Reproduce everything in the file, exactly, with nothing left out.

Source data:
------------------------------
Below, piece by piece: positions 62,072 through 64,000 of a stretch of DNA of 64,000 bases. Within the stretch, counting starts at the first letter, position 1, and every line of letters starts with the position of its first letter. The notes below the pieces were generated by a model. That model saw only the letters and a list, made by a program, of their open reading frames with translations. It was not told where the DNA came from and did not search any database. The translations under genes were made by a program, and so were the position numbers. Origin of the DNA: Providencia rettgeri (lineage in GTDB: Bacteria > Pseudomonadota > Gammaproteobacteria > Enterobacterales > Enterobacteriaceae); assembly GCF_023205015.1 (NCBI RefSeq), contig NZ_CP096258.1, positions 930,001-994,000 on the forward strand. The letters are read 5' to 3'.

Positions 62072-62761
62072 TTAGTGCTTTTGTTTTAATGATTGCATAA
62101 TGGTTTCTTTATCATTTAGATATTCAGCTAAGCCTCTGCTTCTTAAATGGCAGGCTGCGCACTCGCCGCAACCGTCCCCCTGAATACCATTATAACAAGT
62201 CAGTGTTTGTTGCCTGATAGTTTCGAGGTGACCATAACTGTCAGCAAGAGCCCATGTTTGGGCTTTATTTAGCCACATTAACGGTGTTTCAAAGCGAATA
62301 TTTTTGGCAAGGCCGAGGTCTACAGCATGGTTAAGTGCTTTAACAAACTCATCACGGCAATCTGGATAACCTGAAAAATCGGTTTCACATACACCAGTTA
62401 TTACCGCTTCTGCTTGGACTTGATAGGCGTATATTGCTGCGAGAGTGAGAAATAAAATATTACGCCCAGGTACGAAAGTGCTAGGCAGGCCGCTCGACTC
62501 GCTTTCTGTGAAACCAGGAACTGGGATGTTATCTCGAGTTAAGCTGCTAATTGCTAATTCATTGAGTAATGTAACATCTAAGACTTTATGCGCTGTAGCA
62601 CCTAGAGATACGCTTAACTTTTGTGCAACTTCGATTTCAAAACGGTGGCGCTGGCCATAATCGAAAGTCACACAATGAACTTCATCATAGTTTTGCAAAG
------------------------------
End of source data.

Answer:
Below, piece by piece: positions 62,072 through 64,000 of a stretch of DNA of 64,000 bases. Within the stretch, counting starts at the first letter, position 1, and every line of letters starts with the position of its first letter. The notes below the pieces were generated by a model. That model saw only the letters and a list, made by a program, of their open reading frames with translations. It was not told where the DNA came from and did not search any database. The translations under genes were made by a program, and so were the position numbers. Origin of the DNA: Providencia rettgeri (lineage in GTDB: Bacteria > Pseudomonadota > Gammaproteobacteria > Enterobacterales > Enterobacteriaceae); assembly GCF_023205015.1 (NCBI RefSeq), contig NZ_CP096258.1, positions 930,001-994,000 on the forward strand. The letters are read 5' to 3'.

Positions 62072-62761
62072 TTAGTGCTTTTGTTTTAATGATTGCATAA
62101 TGGTTTCTTTATCATTTAGATATTCAGCTAAGCCTCTGCTTCTTAAATGGCAGGCTGCGCACTCGCCGCAACCGTCCCCCTGAATACCATTATAACAAGT
62201 CAGTGTTTGTTGCCTGATAGTTTCGAGGTGACCATAACTGTCAGCAAGAGCCCATGTTTGGGCTTTATTTAGCCACATTAACGGTGTTTCAAAGCGAATA
62301 TTTTTGGCAAGGCCGAGGTCTACAGCATGGTTAAGTGCTTTAACAAACTCATCACGGCAATCTGGATAACCTGAAAAATCGGTTTCACATACACCAGTTA
62401 TTACCGCTTCTGCTTGGACTTGATAGGCGTATATTGCTGCGAGAGTGAGAAATAAAATATTACGCCCAGGTACGAAAGTGCTAGGCAGGCCGCTCGACTC
62501 GCTTTCTGTGAAACCAGGAACTGGGATGTTATCTCGAGTTAAGCTGCTAATTGCTAATTCATTGAGTAATGTAACATCTAAGACTTTATGCGCTGTAGCA
62601 CCTAGAGATACGCTTAACTTTTGTGCAACTTCGATTTCAAAACGGTGGCGCTGGCCATAATCGAAAGTCACACAATGAACTTCATCATAGTTTTGCAAAG